Pope Francis returned the long-lost royal stick of a 16th Century Dutch King during his meeting with King Willem-Alexander and his wife, Queen Máxima, of the Netherlands in a private audience at the Vatican on Thursday (22 June).
The stick - which resembles a baton or sceptre - belonged to William I, Prince of Orange, and had, until recently, been lost in the Jesuit Catalan archives.
According to a press release from the National Military Museum of the Netherlands, the return of the stick represents "a testimony of reconciliation, and of the current union between the two countries and religions.”
"It is also a symbol of the long journey that the Roman Catholic Church, as well as the Kingdom of the Netherlands, have passed from the past of rivalry, war and repression to a present of mutual respect and promotion of peace and human rights," continues the release.
The baton will be displayed to the public in the National Military Museum in Soesterberg, Netherlands next year.
During the 35-minute audience, the Pope and Dutch royals discussed topics “of shared interest,” including protection of the environment, the fight against poverty and how the Holy See and Catholic Church are contributing in these areas, a Vatican press release states.
Particular attention, stated the release, was paid to “the phenomenon of migration, underlining the importance of peaceful co-existence between different cultures, and joint commitment to promoting peace and global security, with special reference to various areas of conflict.”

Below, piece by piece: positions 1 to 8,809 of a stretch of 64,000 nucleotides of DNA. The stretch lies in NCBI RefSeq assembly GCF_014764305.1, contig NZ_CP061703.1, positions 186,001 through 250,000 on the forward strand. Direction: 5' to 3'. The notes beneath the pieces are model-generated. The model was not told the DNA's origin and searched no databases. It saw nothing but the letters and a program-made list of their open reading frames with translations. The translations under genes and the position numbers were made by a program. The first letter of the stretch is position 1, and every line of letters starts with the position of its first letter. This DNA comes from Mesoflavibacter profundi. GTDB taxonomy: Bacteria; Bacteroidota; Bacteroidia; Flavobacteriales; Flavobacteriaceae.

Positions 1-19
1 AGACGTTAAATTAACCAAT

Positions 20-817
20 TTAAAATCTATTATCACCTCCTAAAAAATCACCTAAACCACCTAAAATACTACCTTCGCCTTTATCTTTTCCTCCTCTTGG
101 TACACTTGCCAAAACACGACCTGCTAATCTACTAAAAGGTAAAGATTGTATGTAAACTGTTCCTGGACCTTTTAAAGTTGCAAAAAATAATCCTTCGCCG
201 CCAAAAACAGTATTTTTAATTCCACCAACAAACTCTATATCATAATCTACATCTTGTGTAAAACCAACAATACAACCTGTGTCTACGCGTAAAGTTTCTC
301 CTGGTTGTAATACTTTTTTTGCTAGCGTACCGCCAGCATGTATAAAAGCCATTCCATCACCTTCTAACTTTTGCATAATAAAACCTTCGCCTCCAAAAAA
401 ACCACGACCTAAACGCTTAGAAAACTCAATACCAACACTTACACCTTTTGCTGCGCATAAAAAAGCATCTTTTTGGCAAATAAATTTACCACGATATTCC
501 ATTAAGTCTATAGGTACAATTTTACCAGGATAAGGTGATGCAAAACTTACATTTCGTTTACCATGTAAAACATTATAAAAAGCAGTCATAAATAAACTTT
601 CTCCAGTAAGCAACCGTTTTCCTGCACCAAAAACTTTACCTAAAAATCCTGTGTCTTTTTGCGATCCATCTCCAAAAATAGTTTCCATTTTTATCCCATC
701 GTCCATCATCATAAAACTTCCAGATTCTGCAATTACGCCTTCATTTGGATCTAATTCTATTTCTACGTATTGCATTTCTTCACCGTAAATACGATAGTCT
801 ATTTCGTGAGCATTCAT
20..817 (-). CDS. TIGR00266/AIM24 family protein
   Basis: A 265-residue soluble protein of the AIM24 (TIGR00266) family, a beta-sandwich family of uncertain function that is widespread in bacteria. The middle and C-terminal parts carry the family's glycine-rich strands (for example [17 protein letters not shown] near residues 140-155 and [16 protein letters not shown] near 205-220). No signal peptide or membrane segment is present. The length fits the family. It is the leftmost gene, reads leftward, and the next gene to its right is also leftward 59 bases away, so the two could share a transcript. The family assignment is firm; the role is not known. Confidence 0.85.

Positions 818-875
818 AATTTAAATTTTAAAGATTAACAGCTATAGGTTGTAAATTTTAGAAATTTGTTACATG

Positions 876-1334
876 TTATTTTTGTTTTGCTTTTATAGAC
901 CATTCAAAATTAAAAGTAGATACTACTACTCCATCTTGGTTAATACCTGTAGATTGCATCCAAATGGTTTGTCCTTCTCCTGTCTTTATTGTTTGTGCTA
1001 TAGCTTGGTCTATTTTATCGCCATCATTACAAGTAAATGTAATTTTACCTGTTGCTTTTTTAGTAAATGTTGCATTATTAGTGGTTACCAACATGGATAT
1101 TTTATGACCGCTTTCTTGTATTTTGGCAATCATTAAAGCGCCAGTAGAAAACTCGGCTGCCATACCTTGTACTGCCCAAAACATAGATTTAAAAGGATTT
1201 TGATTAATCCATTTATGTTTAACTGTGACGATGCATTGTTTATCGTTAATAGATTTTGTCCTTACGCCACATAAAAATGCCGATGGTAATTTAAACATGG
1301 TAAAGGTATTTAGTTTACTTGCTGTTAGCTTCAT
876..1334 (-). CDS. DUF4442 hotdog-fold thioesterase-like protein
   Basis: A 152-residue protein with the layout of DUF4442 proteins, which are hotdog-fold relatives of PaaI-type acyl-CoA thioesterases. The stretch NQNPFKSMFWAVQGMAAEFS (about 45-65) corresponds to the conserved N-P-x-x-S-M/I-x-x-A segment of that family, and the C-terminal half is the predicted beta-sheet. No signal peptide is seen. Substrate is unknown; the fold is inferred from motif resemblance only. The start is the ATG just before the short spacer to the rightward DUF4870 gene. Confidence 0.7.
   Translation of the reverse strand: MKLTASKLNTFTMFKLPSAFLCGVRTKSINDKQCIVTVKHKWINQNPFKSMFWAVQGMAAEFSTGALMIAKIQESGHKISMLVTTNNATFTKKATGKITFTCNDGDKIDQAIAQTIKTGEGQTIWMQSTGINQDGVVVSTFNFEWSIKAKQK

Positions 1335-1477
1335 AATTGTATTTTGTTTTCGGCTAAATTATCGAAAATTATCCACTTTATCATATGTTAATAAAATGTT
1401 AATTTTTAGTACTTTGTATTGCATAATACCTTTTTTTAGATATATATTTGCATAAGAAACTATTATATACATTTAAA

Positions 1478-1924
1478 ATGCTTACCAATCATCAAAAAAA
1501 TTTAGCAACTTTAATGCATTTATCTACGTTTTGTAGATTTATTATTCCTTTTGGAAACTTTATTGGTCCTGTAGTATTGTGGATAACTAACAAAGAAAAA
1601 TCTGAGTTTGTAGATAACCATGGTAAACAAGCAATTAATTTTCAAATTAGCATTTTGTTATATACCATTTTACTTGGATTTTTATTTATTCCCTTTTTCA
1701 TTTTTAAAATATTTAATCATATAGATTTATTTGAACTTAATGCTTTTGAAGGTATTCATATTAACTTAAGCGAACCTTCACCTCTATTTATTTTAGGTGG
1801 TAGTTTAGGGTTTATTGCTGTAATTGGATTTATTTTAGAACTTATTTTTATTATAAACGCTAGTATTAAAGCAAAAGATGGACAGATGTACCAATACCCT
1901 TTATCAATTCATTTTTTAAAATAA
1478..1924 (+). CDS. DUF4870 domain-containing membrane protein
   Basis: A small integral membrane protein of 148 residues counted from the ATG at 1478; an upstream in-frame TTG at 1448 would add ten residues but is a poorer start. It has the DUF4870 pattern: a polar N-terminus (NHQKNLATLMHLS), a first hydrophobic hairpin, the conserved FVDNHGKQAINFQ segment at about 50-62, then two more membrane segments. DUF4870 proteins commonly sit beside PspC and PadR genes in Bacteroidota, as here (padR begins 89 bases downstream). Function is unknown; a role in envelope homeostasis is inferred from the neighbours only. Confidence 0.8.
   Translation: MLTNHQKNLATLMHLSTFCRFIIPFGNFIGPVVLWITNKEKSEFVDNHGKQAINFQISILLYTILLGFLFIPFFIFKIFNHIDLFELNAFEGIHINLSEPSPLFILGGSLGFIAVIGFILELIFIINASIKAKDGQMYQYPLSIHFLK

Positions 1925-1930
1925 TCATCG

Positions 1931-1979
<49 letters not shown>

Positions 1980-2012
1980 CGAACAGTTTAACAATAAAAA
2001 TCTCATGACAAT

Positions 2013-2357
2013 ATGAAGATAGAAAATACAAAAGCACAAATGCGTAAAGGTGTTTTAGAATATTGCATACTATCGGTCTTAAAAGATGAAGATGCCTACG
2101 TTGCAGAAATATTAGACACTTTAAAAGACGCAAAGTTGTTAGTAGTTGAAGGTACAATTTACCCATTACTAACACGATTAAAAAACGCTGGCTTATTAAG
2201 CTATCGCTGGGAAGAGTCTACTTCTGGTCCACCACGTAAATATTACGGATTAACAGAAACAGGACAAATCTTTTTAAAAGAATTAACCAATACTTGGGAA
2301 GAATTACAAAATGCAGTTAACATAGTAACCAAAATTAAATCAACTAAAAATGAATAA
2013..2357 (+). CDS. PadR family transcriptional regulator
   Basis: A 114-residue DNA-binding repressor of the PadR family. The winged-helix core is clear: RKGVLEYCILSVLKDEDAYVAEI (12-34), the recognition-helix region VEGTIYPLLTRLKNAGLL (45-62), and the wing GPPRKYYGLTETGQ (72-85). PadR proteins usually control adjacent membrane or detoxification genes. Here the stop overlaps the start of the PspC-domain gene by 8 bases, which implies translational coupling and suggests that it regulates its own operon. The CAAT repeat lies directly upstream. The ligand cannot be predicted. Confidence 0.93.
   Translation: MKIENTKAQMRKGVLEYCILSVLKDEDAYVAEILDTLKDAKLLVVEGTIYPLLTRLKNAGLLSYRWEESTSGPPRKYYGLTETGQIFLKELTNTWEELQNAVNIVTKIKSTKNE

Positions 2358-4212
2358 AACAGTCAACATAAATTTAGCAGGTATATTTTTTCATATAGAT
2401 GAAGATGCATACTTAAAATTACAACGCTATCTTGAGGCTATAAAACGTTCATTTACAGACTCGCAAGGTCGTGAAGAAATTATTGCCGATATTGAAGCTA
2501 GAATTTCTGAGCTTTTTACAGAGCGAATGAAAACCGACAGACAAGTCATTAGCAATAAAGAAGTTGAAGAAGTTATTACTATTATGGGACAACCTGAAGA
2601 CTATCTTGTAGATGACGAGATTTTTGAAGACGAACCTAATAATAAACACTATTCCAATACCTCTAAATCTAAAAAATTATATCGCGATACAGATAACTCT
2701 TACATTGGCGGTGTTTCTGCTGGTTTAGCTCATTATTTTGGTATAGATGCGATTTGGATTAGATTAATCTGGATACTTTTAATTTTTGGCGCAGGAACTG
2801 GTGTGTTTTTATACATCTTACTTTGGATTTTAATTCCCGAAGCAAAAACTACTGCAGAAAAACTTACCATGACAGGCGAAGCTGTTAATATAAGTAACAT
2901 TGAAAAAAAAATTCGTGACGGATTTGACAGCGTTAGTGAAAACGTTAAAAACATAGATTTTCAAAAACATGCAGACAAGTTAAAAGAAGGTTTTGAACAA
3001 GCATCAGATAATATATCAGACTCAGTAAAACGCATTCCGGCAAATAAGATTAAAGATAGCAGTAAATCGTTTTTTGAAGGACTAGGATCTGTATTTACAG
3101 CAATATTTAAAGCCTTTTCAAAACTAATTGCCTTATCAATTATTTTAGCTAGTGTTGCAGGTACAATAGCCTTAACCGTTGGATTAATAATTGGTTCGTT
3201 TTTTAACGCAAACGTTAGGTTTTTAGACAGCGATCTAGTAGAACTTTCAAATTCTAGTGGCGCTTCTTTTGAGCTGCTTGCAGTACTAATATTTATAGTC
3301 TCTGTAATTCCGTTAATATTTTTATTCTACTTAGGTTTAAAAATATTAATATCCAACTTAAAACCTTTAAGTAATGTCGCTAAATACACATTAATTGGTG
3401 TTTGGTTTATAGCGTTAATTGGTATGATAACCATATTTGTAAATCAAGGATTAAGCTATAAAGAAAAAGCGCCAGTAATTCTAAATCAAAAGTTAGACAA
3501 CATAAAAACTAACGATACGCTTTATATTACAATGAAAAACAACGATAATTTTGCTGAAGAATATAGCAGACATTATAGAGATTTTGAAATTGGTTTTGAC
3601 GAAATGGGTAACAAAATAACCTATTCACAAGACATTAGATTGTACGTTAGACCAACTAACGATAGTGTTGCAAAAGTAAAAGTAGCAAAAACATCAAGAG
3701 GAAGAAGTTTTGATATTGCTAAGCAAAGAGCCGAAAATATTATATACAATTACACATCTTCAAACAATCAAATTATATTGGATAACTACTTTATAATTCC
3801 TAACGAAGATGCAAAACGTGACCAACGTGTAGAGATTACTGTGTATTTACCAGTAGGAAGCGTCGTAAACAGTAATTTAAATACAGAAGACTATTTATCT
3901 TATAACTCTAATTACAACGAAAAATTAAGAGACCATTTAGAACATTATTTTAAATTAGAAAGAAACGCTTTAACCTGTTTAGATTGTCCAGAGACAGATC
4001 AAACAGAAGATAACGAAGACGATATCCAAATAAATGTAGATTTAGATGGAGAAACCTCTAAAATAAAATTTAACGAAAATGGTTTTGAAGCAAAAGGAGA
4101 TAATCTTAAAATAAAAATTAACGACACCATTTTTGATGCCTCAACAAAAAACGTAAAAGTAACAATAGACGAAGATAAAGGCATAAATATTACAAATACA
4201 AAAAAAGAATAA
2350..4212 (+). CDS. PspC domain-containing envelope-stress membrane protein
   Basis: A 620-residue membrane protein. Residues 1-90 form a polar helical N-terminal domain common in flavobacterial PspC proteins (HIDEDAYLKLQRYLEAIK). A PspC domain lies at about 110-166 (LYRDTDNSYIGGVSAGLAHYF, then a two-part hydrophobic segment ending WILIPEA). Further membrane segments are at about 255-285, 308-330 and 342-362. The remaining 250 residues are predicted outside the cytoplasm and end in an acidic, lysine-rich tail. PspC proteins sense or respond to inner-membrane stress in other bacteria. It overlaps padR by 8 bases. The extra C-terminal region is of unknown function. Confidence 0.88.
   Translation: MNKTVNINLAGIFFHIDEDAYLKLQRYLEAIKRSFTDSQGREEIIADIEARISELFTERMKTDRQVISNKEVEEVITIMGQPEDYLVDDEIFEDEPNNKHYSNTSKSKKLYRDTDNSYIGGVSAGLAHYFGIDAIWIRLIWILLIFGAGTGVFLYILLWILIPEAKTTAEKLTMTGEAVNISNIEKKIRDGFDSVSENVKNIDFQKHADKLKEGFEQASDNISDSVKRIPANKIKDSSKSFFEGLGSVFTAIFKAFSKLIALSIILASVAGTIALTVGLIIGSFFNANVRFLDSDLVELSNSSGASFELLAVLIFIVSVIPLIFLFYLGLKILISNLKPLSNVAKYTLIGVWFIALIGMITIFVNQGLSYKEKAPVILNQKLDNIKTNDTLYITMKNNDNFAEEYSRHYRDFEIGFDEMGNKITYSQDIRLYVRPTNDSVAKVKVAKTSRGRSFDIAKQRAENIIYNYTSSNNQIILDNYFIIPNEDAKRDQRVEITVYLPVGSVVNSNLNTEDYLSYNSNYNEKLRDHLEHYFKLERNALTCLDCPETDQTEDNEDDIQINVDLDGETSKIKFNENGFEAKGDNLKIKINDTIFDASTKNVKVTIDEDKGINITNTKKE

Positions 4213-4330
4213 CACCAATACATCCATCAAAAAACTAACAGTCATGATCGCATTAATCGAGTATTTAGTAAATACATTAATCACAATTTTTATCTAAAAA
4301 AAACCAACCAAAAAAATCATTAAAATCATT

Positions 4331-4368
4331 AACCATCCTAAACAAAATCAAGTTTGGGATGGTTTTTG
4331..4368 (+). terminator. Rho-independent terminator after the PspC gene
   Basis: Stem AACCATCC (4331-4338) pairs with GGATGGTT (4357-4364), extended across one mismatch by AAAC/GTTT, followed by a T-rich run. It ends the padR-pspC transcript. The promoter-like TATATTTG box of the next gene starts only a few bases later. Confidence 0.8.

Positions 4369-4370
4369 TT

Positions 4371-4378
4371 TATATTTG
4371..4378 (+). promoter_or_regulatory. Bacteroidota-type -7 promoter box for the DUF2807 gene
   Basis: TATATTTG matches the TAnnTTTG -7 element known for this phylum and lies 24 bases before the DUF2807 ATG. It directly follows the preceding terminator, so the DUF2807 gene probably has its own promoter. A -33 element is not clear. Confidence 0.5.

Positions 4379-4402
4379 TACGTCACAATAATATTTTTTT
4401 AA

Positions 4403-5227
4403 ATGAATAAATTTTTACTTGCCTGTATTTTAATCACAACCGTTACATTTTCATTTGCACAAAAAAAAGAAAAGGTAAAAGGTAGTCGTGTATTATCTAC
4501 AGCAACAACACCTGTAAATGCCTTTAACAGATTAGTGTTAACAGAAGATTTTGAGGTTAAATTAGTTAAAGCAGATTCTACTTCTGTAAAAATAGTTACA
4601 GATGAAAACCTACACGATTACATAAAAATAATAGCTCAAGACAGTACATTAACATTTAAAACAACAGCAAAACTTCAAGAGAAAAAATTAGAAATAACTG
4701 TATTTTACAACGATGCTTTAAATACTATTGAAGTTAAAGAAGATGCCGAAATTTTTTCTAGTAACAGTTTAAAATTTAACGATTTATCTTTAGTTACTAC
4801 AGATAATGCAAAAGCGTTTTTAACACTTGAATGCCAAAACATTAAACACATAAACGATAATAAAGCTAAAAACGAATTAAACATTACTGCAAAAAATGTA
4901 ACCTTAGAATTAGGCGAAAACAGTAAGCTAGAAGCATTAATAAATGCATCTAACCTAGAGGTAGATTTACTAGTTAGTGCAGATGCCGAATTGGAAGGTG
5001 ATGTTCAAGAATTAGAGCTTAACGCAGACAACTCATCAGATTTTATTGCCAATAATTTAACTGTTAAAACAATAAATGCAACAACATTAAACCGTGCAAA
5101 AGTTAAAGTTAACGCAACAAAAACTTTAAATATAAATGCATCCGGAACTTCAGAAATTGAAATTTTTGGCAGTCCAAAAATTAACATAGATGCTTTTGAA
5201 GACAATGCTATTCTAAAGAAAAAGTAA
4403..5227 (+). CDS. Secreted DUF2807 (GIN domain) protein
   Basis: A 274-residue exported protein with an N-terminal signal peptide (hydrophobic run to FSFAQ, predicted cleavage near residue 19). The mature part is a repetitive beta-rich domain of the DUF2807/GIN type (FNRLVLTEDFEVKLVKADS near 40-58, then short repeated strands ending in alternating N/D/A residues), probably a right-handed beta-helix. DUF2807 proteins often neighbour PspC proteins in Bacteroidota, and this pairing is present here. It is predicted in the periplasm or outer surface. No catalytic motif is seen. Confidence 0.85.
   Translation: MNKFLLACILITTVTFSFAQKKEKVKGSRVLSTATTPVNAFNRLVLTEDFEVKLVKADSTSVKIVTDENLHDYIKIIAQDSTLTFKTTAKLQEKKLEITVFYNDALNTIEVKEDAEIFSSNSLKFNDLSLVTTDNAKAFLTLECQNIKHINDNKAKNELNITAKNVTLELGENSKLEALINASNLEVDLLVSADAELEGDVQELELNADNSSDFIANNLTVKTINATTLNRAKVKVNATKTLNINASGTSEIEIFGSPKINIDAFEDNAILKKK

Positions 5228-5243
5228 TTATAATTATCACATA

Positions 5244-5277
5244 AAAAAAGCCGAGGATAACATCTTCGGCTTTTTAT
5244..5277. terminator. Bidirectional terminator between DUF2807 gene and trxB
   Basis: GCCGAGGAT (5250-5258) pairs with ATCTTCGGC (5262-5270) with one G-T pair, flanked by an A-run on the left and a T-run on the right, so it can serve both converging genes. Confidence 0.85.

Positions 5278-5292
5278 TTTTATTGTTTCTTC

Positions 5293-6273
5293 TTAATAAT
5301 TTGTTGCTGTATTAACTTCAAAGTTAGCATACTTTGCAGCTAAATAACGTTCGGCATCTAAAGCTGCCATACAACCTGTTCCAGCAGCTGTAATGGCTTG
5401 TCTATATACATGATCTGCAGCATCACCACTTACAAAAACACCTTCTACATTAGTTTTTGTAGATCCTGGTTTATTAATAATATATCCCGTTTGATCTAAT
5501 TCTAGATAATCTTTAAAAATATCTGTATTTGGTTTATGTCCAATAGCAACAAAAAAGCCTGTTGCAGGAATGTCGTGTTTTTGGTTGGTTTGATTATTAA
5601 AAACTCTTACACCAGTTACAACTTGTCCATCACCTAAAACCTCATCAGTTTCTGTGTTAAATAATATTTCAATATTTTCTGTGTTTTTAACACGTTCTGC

Queen Máxima, who was born in Buenos Aires, Argentina, greeted Pope Francis in “porteño,” a dialect of Spanish spoken by people from the Río de la Plata basin of Argentina, reports Catholic News Agency.
“How are you? Delighted to see you again,” she said.
During the visit Pope Francis gave the royal couple a medallion depicting St Martin of Tours dividing his cloak in order to give it to a poor man.
He also gave them copies of his environmental encyclical Laudato Si, his 2015 Apostolic Exhortation on the family “Amoris Laetitia,” and his 2013 exhortation “Evangelii Gaudium,” as well as a copy of his message for the 2017 World Day of Peace.
King Willem-Alexander and Queen Máxima gave the Pope white and yellow tulips, which they suggested could be planted in the Vatican gardens.
Before their meeting with the Pope, the King and Queen visited the Church of Saints Michael and Magnus, the national church of the Netherlands in Rome.
PICTURE: King Willem-Alexander of the Netherlands in the Vatican